For each cookie, mold a scoop or spoonful of dough into a ball between your palms, then turn it in the sugar to coat and put in a muffin cup or on a baking sheet, leaving 2 inches between each ball of dough. If using tins, use the jar or glass to flatten each ball until it almost reaches the sides of the cup. If it’s free- form, press to flatten to about 1⁄2 inch thick.

Bake the cookies for about 13 minutes, rotating the tins or sheets top to bottom and front to back after 7 minutes. The cookies should be lightly set around the edges and softer in the center. Transfer the tins or sheets to racks and let the cookies rest for 15 minutes before unmolding them and/or placing them on racks to cool completely.

If you’re baking in batches, make certain to start with cool tins or baking sheets.



Playing Around – Ginger-Chocolate Ganache

To make a ganache that you can use to finish the cookies, bring 2⁄3 cup heavy cream and four 1⁄4-inch-thick slices of fresh ginger to a boil in a small saucepan. Turn off the heat, cover the pan and allow the cream to infuse for 20 minutes. Return the cream to the boil, then remove the ginger and pour half of the cream over 6 ounces finely chopped bittersweet chocolate. Wait for 30 seconds, stir gently and then stir in the remainder of the cream. Dip the top or one side of each cookie in the chocolate and place on a parchment-lined baking sheet. Chill for 20 minutes to set the chocolate. Bring the cookies to room temperature before serving.

Storing: You can refrigerate the dough for up to 3 days. You can also scoop out the dough, shape into balls and freeze the balls on baking sheets; when they’re firm, pack them airtight and keep frozen for up to 2 months. Remove the dough from the freezer and let the balls sit at room temperature for at least 15 minutes, then roll in sugar and bake. The baked cookies can be kept in a sealed container at room temperature for up to 4 days. They’ll get a little drier and a little less chewy, but that will make them even better for dunking.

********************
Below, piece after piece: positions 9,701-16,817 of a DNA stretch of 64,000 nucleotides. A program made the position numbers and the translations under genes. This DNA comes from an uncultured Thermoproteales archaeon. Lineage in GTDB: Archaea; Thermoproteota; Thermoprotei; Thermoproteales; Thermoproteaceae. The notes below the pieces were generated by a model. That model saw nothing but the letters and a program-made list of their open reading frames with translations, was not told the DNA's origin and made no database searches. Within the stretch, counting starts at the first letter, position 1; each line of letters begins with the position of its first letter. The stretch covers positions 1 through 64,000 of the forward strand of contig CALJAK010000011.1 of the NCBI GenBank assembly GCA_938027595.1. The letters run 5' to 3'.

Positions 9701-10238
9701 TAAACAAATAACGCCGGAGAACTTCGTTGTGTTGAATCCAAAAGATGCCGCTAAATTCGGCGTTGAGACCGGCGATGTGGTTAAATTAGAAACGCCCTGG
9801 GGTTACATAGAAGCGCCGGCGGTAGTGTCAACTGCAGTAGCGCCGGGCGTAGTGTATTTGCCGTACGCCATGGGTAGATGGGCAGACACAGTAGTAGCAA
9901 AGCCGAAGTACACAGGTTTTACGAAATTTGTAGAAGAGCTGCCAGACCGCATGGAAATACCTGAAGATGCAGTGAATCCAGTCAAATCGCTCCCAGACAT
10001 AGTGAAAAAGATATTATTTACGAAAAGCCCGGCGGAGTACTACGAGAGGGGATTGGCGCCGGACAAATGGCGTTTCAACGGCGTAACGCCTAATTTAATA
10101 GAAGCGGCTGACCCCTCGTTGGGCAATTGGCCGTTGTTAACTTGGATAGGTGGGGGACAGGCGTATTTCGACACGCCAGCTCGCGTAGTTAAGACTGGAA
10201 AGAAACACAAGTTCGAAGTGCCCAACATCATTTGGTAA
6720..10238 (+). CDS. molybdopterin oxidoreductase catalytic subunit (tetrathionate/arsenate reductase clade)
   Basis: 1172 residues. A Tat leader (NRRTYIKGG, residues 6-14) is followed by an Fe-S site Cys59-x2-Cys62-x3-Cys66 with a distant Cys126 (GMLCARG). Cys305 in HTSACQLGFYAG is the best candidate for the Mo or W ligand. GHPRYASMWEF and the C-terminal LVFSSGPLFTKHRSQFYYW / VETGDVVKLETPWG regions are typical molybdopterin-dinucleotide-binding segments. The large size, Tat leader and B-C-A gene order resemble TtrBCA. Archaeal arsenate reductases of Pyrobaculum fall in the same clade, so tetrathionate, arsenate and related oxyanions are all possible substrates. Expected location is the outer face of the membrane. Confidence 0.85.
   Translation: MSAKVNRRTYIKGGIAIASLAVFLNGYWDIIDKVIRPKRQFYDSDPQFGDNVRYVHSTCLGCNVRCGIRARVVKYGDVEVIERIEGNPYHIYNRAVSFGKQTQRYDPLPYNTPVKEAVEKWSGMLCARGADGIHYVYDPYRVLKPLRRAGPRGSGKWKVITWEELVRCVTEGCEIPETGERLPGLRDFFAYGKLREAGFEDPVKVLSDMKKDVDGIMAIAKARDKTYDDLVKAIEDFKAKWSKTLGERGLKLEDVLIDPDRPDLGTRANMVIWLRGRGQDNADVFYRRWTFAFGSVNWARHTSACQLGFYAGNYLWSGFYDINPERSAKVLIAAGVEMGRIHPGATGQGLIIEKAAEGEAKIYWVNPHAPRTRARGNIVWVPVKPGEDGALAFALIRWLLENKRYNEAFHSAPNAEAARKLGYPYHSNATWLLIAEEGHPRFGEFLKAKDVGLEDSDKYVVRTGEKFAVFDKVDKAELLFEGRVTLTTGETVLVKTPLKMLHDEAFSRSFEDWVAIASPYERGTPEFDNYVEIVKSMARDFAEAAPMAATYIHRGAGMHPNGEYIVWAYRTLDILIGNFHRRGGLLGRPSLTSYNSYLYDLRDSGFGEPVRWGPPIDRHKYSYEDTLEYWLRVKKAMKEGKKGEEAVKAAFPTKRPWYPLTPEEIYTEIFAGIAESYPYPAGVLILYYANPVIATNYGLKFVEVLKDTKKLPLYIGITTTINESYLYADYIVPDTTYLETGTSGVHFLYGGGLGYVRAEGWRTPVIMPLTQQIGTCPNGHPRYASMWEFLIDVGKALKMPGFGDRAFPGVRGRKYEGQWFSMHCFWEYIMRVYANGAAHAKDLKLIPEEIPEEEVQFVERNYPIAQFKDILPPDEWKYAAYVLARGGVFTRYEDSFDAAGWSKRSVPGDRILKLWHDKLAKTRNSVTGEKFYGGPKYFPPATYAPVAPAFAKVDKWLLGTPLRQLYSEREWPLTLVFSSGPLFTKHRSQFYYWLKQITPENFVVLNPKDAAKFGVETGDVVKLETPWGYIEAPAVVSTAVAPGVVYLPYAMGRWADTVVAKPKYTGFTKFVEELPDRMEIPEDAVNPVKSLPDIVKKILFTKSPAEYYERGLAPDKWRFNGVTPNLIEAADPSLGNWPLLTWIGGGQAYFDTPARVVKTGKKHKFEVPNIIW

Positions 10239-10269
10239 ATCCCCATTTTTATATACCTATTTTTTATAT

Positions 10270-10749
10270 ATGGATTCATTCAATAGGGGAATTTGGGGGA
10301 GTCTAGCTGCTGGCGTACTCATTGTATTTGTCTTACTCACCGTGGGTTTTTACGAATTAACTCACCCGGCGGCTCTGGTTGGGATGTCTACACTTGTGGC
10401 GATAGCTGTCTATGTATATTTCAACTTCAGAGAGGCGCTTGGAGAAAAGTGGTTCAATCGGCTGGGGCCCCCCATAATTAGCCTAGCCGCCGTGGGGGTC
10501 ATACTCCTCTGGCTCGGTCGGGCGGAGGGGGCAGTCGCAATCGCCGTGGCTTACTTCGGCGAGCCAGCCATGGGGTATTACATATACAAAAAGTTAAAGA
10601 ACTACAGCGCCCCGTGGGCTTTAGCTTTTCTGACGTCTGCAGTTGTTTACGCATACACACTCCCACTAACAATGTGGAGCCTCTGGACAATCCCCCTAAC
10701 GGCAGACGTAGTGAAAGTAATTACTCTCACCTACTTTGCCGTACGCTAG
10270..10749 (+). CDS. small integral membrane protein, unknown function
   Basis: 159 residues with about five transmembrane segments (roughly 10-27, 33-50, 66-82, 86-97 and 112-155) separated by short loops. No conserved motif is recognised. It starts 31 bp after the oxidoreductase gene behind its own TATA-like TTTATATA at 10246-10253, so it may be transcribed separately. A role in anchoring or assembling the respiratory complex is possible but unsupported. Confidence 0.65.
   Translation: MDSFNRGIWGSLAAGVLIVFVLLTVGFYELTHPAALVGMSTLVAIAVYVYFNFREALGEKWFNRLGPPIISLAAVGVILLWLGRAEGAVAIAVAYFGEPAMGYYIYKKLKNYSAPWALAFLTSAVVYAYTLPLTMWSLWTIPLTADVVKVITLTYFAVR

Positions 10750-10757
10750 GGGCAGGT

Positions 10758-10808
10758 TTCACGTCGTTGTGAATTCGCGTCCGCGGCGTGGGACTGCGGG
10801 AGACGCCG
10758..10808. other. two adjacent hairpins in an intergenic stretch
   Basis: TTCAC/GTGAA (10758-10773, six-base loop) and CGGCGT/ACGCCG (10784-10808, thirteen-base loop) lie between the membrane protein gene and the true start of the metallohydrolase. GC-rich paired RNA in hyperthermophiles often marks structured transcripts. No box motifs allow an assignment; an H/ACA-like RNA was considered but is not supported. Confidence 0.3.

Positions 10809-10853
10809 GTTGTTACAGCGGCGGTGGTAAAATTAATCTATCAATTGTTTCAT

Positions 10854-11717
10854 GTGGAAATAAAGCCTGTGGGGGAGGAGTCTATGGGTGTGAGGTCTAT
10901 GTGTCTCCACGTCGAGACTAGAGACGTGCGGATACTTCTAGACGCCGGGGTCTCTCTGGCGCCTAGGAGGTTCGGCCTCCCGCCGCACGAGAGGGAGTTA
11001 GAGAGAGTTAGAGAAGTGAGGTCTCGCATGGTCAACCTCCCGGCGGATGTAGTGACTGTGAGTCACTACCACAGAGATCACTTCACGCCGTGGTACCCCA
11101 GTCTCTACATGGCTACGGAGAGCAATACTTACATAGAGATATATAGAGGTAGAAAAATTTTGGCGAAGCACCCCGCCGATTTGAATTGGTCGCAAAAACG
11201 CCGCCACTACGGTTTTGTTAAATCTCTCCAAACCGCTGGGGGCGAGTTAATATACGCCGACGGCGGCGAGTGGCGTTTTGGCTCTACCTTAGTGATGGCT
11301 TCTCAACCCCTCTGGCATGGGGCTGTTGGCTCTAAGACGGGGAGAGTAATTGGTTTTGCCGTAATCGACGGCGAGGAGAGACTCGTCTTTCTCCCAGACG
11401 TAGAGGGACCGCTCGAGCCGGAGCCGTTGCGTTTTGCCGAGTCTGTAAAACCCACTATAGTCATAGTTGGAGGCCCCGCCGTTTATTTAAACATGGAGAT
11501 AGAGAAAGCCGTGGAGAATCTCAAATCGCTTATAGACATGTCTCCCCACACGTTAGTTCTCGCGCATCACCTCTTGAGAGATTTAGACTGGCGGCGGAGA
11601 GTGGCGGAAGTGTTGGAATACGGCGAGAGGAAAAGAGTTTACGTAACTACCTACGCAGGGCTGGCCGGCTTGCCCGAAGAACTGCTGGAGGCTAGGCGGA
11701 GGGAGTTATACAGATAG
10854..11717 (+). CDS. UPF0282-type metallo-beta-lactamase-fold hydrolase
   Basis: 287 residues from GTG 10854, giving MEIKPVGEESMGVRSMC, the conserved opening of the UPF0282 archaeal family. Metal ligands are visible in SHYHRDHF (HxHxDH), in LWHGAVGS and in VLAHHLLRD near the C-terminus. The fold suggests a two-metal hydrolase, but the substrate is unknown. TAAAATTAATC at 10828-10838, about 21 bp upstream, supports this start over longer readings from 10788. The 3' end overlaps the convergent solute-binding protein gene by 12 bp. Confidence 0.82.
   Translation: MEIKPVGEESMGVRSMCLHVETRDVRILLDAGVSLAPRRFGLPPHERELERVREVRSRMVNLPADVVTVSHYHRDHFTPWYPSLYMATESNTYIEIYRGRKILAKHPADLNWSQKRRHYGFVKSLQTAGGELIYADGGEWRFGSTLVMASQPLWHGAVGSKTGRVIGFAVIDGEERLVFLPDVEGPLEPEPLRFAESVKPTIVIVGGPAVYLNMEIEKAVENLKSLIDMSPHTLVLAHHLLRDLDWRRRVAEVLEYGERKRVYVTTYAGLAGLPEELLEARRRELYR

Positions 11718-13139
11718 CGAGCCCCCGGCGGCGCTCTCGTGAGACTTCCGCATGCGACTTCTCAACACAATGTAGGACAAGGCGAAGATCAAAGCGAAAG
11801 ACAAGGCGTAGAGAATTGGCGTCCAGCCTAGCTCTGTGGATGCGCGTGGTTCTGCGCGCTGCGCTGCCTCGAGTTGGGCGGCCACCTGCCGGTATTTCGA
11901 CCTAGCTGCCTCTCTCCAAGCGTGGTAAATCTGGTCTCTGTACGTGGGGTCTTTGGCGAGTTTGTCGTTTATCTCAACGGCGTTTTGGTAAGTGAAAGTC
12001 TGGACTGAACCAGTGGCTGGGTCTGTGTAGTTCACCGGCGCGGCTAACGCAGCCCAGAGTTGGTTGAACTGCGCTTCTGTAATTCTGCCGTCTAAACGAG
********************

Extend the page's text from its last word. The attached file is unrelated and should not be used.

World Peace Cookies

Makes about 36 cookies

When we baked them at Beurre & Sel, we rolled the dough 3/8 inch thick and cut cookies with our rings so that they’d be uniform and fit into our signature packaging. at home, I bake them as I did from the start: I shape the dough into logs and then slice and bake the cookies as I need them.

A word on mixing, log rolling and patience: this dough can be different from batch to batch. It always seems to turn out well no matter what, but the inconsistency can be frustrating. I’ve found that it’s best to mix the dough for as long as it takes to get big, moist curds that hold together when pressed and then knead if necessary so it comes together. When you’re rolling it into logs, keep checking that the logs are solid. Again, the dough can be capricious and it may not always roll into a compact log on the first (or second or third) try. Be patient.

1¼ cups (170 grams) all-purpose flour

1/3 cup (28 grams) unsweetened cocoa powderworld_peace5087

½  teaspoon baking soda

1 stick plus 3 tablespoons (11 tablespoons; 5½ ounces; 155 grams) unsalted butter, cut into chunks, at room temperature

2/3 cup (134 grams) packed light brown sugar

¼  cup (50 grams) sugar

½  teaspoon fleur de sel or ¼ teaspoon fine sea salt

1 teaspoon pure vanilla extract

5 ounces (142 grams) best-quality bittersweet chocolate, chopped into irregular bits

Sift the flour, cocoa and baking soda together.

Working with a stand mixer fitted with the paddle attachment, or in a large bowl with a hand mixer, beat the butter and both sugars together on medium speed until soft, creamy and homogenous, about 3 minutes. Beat in the salt and vanilla. Turn off the mixer, add all the dry ingredients and pulse a few times to start the blending. When the risk of flying flour has passed, turn the mixer to low and beat until the dough forms big, moist curds. Toss in the chocolate pieces and mix to incorporate. This is an unpredictable dough: Sometimes it’s crumbly and sometimes it comes together and cleans the sides of the bowl. Happily, no matter what, the cookies are always great.